Major Floyd Bruce Parks, USMC, (1911-1942)

The FLOYD B PARKS was named in honor of Major Floyd Bruce Parks, U.S. Marine Corps, who was born in Salisbury, Missouri, January 16, 1911. He was appointed a midshipman to the Naval Academy in June 1930. Graduated and appointed a Second Lieutenant in the U.S. Marine Corps in June 1934. He progressed in grade until his promotion to Major, May 16, 1942.

After graduation from the Academy, Major Parks had duty at the Navy Yard, Philadelphia, Pennsylvania for a year before he joined the USS ASTORIA. In May 1936 he reported to the Naval Air Station, Pensacola, Florida for flight training. While in training there, Major Parks, aided by an enlisted man, rescued a private from drowning and won the commendation of his superior officers for "quick action, good judgment and swimming ability".

Designated naval aviator June 12, 1937, Major Parks had duty at the Naval Air Station, San Diego, California from August of that year until June 1940 when he returned to the Pensacola Air Station for duty. In May 1941, he was transferred to the First Marine Aircraft Wing, Fleet Marine Force, Quantico, Virginia, and served in that assignment until March 1942, when he joined the Second Marine Aircraft Wing at San Diego, California, and later was sent to the Pacific combat zone.

For his services in command of Marine Fighting Squadron 221 during the Battle of Midway in June 1942, Major Parks was awarded the Navy
Cross with the following citation:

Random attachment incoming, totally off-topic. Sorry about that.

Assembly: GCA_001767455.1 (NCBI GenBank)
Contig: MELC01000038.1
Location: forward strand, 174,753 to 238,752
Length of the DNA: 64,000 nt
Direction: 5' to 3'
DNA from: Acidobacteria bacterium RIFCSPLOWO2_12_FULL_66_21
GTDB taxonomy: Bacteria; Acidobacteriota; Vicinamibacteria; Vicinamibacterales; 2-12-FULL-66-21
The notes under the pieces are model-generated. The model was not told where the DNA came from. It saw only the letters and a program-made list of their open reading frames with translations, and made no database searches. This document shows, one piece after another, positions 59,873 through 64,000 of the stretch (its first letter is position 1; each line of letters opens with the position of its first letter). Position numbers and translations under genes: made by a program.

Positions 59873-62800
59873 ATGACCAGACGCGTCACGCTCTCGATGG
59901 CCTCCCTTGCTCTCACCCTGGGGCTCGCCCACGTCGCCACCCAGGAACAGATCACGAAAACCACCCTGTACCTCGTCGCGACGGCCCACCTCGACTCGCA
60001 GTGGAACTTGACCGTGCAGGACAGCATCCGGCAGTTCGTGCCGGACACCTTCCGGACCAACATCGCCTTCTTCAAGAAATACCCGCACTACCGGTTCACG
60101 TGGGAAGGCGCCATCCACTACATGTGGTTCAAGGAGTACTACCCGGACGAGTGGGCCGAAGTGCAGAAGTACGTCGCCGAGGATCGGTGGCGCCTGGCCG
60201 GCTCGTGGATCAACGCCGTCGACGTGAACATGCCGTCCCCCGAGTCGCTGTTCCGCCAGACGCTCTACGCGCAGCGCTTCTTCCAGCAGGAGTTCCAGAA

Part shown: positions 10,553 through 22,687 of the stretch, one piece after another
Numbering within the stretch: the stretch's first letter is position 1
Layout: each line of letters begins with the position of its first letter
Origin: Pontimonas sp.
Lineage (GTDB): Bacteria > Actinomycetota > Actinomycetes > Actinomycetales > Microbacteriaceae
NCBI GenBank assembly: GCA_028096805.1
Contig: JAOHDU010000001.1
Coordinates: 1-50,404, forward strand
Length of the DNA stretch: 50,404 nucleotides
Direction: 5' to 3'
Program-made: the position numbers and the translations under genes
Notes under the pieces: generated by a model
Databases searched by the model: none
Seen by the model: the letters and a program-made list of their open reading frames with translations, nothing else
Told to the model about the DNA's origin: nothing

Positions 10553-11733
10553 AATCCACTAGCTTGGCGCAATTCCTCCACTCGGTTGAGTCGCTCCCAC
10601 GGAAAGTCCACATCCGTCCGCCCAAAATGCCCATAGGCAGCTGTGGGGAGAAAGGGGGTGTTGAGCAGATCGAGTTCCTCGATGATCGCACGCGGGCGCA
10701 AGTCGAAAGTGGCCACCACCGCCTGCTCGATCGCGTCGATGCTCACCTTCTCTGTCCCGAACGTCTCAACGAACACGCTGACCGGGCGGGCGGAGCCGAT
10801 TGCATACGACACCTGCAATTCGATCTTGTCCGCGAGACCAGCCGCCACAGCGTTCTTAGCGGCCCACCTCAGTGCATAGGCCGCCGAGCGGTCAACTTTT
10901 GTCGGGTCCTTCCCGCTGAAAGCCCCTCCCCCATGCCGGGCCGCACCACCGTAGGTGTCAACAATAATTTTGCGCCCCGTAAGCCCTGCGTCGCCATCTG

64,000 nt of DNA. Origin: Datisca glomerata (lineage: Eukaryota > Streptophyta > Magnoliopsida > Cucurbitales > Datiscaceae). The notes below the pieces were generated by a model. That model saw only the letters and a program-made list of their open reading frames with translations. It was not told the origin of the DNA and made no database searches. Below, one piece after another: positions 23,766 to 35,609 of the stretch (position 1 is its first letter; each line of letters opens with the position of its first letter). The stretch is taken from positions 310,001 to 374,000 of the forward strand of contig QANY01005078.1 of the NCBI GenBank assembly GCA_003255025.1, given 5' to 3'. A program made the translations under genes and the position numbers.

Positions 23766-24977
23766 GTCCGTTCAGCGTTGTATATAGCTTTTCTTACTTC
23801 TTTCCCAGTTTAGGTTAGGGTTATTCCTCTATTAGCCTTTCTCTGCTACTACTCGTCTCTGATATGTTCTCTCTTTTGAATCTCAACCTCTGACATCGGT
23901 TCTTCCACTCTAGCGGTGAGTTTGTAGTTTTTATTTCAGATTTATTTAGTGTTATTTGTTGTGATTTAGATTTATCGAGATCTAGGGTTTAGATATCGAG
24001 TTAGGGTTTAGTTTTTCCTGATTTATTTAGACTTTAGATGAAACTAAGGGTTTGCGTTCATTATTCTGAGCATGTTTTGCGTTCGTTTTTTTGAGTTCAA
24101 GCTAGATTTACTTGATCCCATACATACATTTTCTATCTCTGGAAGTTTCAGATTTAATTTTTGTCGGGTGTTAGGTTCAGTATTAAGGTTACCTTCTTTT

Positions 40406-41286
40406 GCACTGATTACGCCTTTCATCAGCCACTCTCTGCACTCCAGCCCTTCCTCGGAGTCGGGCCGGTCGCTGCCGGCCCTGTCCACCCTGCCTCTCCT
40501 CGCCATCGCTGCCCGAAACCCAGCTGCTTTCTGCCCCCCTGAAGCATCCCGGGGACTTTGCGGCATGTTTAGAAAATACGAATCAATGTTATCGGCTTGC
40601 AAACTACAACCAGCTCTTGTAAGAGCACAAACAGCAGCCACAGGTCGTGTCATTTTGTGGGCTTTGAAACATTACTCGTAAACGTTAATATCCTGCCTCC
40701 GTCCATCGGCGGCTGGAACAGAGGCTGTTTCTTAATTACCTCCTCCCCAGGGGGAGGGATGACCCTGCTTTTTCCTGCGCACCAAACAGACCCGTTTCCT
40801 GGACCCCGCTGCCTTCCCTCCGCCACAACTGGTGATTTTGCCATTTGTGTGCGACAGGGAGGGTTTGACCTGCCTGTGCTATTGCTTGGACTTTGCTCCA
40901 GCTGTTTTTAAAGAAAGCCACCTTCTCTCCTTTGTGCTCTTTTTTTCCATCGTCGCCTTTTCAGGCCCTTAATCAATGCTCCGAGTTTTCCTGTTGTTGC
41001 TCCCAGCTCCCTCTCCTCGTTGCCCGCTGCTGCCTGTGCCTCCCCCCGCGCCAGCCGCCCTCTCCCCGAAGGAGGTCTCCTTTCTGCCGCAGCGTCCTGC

"For extraordinary heroism and conspicuous devotion to duty as Squadron Commander for Marine Fighting Squadron TWO TWENTY-ONE, in action against enemy Japanese forces during the Battle of Midway, June 4, 1942. Leading his squadron in a dauntless and aggressive attack against a vastly superior number of Japanese bomber and fighter planes, Major Parks aided in disruption the plans of the enemy and lessening the effectiveness of their attack, thereby contributing materially to the success of our forces. As a result of his courageous and daring tactics and because of the circumstances attendant upon this engagement, there can be little doubt that Major Parks gallantly gave up his life in the service of his country. He displayed the characteristics of a fine leader and excellent airman in keeping with the highest traditions of the United States Naval Service."

Major Parks was also entitled to a facsimile of, and the Ribbon for the Presidential Unit Citation awarded Marine Aircraft Group 22 for action in that battle. The citation follows:

"For conspicuous courage and heroism in combat at Midway Island during June, 1942. Outnumbered five to one, Marine Aircraft Group Twenty-Two boldly intercepted a heavily escorted enemy bombing force, disrupting their attack and preventing serious damage to island installations. Operating with half of their dive-bombers obsolete and in poor mechanical conditions, which necessitated vulnerable glide bombing tactics, they succeeded in inflicting heavy damage on Japanese surface units of a large enemy task force. The skill and gallant perseverance of flight and ground personnel of Marine Aircraft Group Twenty-Two, fighting under tremendously adverse and dangerous conditions were essential factors in the unyielding defense of Midway."

Following the battle of Midway, Major Parks was listed as missing in action, June 4, 1942, and was officially declared dead June 5, 1943.

In addition to the Navy Cross, the Purple Heart Medal, and the Presidential Unit Citation Ribbon, Major Parks had the American Defense Service Medal and the Asiatic-Pacific Area Campaign Medal.

His next of ken, is his wife Mrs. Floyd B. Parks of 3506 Mountain Avenue, El Paso, Texas.

Above information retrieved from the National Archives and Navy Yards by
Oscar Boudreaux, Jr.. The Parks Association thanks you for your contribution.

updated 7/28/05


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